Cryptococcus neoformans is an encapsulated yeast that can cause both pulmonary infections and meningitis, especially in immunocompromised hosts.
- Upon observing mucoid appearing colonies on a primary isolation culture medium, perform a rapid urease test and set up a cornmeal agar preparation.
- If the urease test is rapidly positive, observe the cornmeal agar morphology. If pseudohyphae are absent, and particularly if the yeast cells are spherical, irregular in size and widely separated (presence of capsular material), inoculate the surface of a bird seed agar plate with a small portion of the unknown colony.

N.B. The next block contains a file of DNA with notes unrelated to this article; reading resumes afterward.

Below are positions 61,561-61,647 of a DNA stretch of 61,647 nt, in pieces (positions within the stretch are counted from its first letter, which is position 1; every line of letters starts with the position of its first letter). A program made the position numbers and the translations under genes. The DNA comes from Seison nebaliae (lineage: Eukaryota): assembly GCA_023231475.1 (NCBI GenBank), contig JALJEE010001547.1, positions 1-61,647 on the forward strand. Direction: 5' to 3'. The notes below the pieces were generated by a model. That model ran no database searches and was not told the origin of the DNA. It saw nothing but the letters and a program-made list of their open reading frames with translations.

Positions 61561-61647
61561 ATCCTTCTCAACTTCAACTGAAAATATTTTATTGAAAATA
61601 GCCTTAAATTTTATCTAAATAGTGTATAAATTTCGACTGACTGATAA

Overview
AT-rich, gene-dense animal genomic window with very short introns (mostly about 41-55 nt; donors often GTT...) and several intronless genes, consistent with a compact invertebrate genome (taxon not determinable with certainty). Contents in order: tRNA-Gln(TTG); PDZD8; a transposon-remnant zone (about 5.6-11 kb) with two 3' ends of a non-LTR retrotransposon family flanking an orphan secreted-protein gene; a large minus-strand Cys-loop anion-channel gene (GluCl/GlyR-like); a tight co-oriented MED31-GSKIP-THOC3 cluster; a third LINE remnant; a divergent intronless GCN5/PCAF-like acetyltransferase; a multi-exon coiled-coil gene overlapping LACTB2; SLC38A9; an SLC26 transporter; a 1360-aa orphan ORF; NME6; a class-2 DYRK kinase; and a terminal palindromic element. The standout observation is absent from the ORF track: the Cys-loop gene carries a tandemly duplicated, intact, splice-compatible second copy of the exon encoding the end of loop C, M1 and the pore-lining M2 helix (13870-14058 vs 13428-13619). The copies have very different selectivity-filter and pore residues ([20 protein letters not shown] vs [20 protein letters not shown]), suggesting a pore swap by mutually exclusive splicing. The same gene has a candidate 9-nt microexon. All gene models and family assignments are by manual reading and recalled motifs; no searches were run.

- C neoformans colonies appear smooth and have a distinct reddish-brown pigmentation on the bird seed agar, as shown in the image on the right. The active ingredient in bird seed (Guizotia abyssinica) agar is caffeic acid, which is extracted and placed in an agar containing 1% glucose. Of the cryptococci, and other species of yeasts, Cryptococcus neoformans selectively produces the enzyme phenoloxidase, which oxidizes the caffeic acid in the medium to melanin, producing the red-brown pigmentation.
Other yeast species that also do not produce pseudohyphae and would not be ruled out after observation on cornmeal agar include Cryptococcus laurentii and Saccharomyces cerevisiae. However, these organisms do not possess phenoloxidase activity and therefore remain non-pigmented when grown on bird seed agar.